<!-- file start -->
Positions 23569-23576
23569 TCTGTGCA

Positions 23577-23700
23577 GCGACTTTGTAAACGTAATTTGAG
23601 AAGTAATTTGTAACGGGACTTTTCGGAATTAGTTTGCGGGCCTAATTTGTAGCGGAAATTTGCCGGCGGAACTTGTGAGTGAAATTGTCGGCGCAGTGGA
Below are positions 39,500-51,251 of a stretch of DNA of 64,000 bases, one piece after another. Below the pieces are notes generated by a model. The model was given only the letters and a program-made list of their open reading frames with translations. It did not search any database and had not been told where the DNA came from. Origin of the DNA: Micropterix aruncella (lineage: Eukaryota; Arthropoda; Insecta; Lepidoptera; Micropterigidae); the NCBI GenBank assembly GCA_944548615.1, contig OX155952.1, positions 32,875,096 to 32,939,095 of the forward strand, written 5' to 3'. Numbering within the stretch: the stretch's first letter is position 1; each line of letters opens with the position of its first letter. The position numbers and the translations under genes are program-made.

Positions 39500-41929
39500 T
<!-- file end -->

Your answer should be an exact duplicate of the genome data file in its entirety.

Positions 23569-23576
23569 TCTGTGCA

Positions 23577-23700
23577 GCGACTTTGTAAACGTAATTTGAG
23601 AAGTAATTTGTAACGGGACTTTTCGGAATTAGTTTGCGGGCCTAATTTGTAGCGGAAATTTGCCGGCGGAACTTGTGAGTGAAATTGTCGGCGCAGTGGA
Below are positions 39,500-51,251 of a stretch of DNA of 64,000 bases, one piece after another. Below the pieces are notes generated by a model. The model was given only the letters and a program-made list of their open reading frames with translations. It did not search any database and had not been told where the DNA came from. Origin of the DNA: Micropterix aruncella (lineage: Eukaryota; Arthropoda; Insecta; Lepidoptera; Micropterigidae); the NCBI GenBank assembly GCA_944548615.1, contig OX155952.1, positions 32,875,096 to 32,939,095 of the forward strand, written 5' to 3'. Numbering within the stretch: the stretch's first letter is position 1; each line of letters opens with the position of its first letter. The position numbers and the translations under genes are program-made.

Positions 39500-41929
39500 T